Challenges women faced in 2019

By Agnes Kyotalengerire, Victoria Nampala

Added 7th January 2020 07:47 PM

Ann Nassamula, the programme manager at the Centre For Domestic Violence Prevention (CEDOVIP), says gender-based violence against women and girls was rife in 2019 despite efforts by policymakers and stakeholders to eliminate the vice.

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Ann Nassamula, the programme manager at the Centre For Domestic Violence Prevention (CEDOVIP), says gender-based violence against women and girls was rife in 2019 despite efforts by policymakers and stakeholders to eliminate the vice.

When it comes to issues concerning women, a lot happened in 2019. 
Gender-based violence, sexual abuse and exploitation
Ann Nassamula, the programme manager at the Centre For Domestic Violence Prevention (CEDOVIP), says gender-based violence against women and girls was rife in 2019 despite efforts by policymakers and stakeholders to eliminate the vice.
Gender-based violence is a phenomena deeply rooted in gender inequality and is a human rights violations. It is directed at a person because of their gender. Although both women and men experience gender-based violence, majority of the victims have been women and girls.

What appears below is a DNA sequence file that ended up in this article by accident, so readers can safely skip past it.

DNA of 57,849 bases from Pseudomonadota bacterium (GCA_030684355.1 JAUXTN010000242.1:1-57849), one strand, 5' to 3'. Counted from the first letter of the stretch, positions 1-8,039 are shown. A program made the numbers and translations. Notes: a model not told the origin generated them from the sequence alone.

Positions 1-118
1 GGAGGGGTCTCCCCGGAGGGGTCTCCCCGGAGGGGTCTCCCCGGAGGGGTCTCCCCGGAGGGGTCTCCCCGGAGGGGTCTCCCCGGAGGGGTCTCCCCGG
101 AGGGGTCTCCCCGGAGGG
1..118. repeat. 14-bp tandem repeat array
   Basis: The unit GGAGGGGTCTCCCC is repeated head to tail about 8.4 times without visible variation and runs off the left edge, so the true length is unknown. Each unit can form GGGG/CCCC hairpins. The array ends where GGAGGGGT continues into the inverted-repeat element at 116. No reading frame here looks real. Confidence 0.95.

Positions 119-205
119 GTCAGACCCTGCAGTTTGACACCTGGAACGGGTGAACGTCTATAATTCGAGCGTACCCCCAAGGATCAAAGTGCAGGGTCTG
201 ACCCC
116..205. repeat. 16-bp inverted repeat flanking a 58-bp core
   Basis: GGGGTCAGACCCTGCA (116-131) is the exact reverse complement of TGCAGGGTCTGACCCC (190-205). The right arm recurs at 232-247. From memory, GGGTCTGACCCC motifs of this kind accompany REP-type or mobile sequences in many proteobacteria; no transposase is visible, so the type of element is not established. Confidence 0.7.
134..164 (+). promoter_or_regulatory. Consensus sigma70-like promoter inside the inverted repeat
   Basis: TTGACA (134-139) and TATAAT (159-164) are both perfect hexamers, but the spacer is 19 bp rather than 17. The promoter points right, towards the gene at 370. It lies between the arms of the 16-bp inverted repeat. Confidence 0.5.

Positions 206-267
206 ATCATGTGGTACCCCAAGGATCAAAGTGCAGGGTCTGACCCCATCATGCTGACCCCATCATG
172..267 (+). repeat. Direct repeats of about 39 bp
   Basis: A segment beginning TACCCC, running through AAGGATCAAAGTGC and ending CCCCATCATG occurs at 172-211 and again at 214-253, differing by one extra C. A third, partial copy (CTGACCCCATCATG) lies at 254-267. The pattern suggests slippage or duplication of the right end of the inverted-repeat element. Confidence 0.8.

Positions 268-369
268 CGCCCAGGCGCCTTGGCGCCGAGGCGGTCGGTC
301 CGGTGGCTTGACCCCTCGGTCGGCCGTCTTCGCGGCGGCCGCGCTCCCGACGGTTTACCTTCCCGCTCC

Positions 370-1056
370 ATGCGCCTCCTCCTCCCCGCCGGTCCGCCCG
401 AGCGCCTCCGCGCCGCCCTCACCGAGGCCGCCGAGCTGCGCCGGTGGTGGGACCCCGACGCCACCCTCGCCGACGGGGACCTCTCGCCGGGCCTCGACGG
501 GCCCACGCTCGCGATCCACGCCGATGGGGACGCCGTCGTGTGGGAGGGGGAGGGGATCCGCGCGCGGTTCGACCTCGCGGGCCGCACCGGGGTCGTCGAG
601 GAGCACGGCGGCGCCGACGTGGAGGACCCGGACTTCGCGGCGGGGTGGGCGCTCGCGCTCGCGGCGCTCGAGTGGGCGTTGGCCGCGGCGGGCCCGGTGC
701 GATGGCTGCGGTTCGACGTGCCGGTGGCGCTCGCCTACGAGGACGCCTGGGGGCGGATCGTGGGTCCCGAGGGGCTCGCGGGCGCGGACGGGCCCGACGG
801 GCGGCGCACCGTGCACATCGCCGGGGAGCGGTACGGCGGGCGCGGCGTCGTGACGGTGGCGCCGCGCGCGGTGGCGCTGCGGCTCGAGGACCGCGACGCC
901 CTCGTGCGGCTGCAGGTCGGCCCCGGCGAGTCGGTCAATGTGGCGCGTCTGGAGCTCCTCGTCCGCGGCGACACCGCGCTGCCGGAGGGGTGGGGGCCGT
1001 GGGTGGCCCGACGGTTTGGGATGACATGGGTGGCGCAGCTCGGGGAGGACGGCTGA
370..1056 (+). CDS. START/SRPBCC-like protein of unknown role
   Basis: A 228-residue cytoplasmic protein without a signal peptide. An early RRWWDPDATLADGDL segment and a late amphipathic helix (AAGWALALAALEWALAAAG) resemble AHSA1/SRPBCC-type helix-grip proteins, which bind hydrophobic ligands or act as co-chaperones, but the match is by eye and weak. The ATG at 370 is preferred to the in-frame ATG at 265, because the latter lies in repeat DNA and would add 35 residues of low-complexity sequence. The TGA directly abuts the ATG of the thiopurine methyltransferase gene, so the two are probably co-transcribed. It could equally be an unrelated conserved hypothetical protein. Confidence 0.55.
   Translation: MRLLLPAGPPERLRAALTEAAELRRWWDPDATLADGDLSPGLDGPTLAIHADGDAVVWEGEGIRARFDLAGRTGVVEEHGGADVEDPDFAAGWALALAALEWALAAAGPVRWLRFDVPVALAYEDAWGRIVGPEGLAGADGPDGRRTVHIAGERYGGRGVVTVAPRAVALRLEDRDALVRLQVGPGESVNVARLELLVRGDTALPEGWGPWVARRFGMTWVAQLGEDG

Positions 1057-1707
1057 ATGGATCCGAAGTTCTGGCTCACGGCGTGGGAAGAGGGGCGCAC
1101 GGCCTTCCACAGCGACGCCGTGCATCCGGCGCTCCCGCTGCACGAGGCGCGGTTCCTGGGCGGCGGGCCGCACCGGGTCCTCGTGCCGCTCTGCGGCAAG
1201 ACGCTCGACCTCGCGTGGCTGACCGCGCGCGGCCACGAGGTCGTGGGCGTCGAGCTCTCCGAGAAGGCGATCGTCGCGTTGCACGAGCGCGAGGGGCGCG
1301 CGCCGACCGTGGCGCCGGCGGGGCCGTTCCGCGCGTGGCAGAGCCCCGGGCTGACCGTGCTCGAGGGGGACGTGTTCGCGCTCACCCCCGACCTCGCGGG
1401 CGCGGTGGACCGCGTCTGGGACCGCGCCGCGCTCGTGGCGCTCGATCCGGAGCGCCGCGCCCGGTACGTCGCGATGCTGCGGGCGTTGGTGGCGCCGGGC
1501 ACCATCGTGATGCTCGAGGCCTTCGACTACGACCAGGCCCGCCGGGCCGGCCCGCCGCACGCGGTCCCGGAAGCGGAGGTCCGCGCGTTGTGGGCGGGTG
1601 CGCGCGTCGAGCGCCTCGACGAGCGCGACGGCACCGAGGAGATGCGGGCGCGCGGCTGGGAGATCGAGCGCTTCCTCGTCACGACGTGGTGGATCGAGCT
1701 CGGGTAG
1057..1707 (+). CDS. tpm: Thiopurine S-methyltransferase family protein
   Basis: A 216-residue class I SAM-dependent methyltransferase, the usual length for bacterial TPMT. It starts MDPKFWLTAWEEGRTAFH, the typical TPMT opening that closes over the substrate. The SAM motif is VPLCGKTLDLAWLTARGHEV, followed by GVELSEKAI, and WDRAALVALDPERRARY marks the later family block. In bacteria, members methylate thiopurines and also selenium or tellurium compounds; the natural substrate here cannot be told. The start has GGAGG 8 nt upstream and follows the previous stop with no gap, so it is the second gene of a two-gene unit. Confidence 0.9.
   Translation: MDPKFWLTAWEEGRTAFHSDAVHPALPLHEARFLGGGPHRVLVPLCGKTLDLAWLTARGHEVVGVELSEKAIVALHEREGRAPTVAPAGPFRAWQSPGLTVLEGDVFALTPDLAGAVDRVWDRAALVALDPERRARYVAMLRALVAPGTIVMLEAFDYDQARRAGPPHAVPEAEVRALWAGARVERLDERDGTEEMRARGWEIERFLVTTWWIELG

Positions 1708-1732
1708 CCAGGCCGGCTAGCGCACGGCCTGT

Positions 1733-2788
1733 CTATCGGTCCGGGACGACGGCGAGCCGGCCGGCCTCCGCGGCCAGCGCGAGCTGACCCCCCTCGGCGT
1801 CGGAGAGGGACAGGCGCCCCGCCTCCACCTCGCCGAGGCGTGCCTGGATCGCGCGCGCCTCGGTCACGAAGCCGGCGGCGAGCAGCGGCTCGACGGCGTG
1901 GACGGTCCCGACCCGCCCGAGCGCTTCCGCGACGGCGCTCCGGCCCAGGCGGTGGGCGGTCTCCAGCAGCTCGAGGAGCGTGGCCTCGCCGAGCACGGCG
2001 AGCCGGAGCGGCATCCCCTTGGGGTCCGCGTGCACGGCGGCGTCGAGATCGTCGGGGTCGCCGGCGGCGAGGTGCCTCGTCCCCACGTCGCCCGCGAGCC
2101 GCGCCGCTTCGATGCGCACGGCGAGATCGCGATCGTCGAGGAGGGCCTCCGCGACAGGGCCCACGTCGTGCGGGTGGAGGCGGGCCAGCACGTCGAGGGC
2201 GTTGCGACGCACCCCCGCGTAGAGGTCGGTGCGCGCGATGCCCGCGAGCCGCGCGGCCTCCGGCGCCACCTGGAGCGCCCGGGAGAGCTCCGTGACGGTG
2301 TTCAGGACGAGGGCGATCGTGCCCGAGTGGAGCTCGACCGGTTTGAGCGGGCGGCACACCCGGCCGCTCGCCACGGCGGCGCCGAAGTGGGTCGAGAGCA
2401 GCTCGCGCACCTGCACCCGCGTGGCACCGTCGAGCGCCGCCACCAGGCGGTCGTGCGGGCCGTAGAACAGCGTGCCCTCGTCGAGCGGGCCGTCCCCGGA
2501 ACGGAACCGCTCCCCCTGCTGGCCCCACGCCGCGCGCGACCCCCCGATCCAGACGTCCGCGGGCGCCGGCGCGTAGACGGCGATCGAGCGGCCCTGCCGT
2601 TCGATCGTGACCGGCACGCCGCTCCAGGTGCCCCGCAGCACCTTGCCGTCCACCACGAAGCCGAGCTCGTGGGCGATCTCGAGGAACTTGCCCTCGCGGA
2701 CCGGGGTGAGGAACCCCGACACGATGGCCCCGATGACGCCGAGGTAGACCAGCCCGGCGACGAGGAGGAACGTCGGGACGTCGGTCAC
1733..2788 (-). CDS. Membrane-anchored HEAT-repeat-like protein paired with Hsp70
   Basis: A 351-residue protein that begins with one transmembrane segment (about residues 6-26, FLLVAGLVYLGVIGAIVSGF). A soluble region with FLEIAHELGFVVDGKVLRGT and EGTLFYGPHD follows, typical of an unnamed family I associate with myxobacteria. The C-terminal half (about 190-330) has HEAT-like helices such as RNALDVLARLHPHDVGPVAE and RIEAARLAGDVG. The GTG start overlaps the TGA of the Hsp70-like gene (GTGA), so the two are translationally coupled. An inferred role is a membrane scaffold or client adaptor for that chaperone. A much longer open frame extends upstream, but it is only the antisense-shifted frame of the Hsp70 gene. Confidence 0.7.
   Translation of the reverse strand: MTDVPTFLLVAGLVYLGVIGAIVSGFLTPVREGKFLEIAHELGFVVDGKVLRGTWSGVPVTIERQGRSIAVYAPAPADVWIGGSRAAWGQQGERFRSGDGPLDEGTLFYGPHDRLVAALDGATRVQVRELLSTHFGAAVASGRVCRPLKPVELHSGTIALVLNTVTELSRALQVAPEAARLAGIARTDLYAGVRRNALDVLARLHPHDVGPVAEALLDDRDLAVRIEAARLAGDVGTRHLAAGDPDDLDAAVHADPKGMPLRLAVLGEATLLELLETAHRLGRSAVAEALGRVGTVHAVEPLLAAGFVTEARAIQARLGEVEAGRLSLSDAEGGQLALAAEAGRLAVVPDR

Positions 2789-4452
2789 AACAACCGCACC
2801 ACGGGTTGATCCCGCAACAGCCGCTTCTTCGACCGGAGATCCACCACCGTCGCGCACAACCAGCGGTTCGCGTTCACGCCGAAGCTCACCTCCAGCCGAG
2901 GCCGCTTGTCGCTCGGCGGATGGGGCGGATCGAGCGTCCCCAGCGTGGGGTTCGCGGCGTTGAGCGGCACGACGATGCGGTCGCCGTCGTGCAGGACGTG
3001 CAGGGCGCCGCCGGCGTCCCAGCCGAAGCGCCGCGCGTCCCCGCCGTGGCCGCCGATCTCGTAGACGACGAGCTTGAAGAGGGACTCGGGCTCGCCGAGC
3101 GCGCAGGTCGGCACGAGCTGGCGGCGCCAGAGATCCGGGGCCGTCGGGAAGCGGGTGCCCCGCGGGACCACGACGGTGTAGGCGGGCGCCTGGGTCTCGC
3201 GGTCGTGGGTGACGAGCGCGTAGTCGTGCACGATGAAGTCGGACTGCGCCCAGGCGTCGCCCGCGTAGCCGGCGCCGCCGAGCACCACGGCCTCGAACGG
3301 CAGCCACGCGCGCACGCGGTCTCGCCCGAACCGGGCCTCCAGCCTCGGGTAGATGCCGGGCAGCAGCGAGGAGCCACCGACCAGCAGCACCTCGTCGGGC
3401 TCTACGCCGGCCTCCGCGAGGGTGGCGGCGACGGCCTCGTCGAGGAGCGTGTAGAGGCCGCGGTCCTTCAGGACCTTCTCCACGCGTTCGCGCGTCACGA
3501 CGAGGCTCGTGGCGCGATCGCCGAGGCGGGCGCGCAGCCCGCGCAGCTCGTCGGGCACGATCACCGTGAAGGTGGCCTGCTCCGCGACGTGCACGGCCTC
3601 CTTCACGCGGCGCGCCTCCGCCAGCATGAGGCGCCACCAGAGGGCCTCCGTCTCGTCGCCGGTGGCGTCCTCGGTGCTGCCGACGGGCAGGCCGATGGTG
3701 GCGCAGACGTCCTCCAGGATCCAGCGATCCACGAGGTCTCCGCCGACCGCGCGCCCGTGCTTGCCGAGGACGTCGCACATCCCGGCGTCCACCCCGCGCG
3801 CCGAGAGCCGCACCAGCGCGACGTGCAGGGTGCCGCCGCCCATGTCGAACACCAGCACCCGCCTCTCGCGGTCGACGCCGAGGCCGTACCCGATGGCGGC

Nassamula notes that perpetrators came up with a new face on violence
— sexual harassment.Cases of sexual harassment at workplaces escalated. In an effort to curb the vice, a campaign, dubbed 16 Days of Activism Against Gender-Based Violence, was conducted to raise awareness.
 hionah amuggaya 16 carrying her triplets Phionah Namuggaya, 16, carrying her triplets


At places of work, many cases of sexual harassment were committed by bosses and co-workers, especially to women. There was a lot of coercion into sexual relationships, others were threatened with loss of their jobs if they did not give in. The recent case was that of personal assistants at Parliament. The vice drew a lot of attention from government officials, including the Speaker of Parliament Rebecca Kadaga, who, on May 31, met senior offi cials to discuss matters of sexual harassment on women in the Judiciary.
Violence against women also took on more sophisticated forms. An increasing number of women, for instance, reported cyber-bullying and abuse through social media. Some of the stories New Vision reported to highlight the issue included one in January, where universities spoke out on Parliament’s sexual abuse report.
A Parliamentary committee had tabled a report indicating that there were at least 60 sexual predators in schools and universities. 
Dr Vicky Namuggala, a lecturer at the School of Women and Gender, Makerere University, says victims need to be sensitised on how to preserve evidence for court proceedings as a way of achieving justice.
In addition, communities have to be encouraged to report cases of gender-based violence, instead of solving issues at family level. The Police and other responsible bodies should be sensitised and equipped with better skills to handle gender-specific cases correctly and urgently.